and the softer horn of the sole. On the other hand, because of its softer nature it also

represents a weak spot on the weight-bearing surface that is vulnerable to damage.

Suspensory Apparatus and Supporting Structure of the Bovine Digit

Cattle (and all animals with claws or hooves) are suspended in their feet, that is,

they stand in their feet, not on them. In other words, the bone within the claw (also

known as P3) is suspended within the claw horn capsule by the laminar corium and a

series of collagen fibers bundles that stretch from the insertion zone on the surface of P3

to the basement membrane of the epidermis (the line of demarcation between dermis and

epidermis). The interface between dermal and epidermal components is the

interdigitating dermal and epidermal laminae. The result is that P3 hangs within the claw

capsule and weight is transferred as tension onto the wall of the claw capsule.

The suspensory system in cattle differs significantly from that in horses. First, the

laminar corium is much less extensive in cattle as compared to horses. Secondly, there

are no secondary laminae in the laminar corium of cattle. Therefore, capabilities with

respect to mechanical load carried on the claws of cattle vary significantly. In the horse

load bearing is primarily on the wall. Cattle, on the other hand, simply cannot handle the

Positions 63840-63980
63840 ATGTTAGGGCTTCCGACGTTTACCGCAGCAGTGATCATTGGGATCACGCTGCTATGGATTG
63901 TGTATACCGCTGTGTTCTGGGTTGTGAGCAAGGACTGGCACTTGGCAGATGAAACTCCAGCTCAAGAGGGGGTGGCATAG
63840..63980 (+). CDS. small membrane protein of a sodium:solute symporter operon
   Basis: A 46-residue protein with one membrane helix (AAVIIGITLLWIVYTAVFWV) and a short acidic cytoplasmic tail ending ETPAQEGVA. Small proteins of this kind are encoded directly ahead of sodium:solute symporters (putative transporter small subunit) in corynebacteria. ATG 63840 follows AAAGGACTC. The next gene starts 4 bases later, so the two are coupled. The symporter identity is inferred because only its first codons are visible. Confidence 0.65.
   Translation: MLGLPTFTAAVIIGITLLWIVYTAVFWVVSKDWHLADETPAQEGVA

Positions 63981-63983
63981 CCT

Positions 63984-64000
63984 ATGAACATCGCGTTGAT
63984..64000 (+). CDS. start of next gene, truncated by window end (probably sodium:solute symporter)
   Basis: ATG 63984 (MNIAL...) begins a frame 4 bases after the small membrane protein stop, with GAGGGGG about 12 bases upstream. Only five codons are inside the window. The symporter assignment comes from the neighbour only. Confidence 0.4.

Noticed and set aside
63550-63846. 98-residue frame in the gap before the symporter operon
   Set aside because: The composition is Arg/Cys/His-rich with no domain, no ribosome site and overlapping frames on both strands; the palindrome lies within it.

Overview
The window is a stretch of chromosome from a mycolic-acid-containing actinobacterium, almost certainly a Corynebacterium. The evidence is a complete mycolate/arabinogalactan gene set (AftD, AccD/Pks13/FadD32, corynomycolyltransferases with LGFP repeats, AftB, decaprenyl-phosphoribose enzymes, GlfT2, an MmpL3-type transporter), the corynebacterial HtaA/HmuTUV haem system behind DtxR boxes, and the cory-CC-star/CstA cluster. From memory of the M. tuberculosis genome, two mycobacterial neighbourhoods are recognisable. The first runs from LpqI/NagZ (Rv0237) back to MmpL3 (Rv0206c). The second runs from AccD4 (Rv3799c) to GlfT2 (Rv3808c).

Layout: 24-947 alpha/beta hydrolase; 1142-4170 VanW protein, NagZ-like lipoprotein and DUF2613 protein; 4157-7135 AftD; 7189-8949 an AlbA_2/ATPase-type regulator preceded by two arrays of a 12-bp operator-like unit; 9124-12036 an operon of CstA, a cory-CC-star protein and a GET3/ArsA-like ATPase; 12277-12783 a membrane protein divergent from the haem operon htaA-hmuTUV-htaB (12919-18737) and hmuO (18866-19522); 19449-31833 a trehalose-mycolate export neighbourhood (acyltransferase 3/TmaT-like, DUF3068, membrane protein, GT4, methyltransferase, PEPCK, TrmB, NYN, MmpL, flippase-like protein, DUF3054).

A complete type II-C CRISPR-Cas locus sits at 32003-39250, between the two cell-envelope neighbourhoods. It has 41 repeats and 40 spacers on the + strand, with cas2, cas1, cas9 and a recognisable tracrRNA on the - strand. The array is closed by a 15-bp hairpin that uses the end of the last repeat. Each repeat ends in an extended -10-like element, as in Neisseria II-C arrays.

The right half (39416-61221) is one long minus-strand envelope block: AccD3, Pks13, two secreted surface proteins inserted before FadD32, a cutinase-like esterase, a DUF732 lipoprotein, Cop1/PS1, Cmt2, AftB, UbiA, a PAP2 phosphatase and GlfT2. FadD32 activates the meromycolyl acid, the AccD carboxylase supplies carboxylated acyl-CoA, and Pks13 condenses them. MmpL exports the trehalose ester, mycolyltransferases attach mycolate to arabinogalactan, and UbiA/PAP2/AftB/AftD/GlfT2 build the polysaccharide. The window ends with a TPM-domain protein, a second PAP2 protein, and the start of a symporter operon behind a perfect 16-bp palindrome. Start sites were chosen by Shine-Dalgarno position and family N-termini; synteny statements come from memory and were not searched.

same amount of mechanical load on the walls of their claws. Instead, weight-bearing in

cattle requires displacement of load to the wall, and support structures within the sole and

heel .










The primary structures within the supportive apparatus of the bovine claw are the

solar corium and associated connective tissue, and the digital cushion, which consists of

loose connective tissue and varying amounts of adipose (fat) tissue. The digital cushions

are arranged in a series of three parallel cylinders similar to the design used in the

cushion of a running sole. In the cows foot these cushions act like shock absorbers within

the claw protecting the corium and permitting limited movement of P3 in the region of

the heel.

Horn Formation and Growth

The horn-producing germinal layer of the epidermis and its supporting structure,

the corium, consist of four different regions, each producing a structurally different type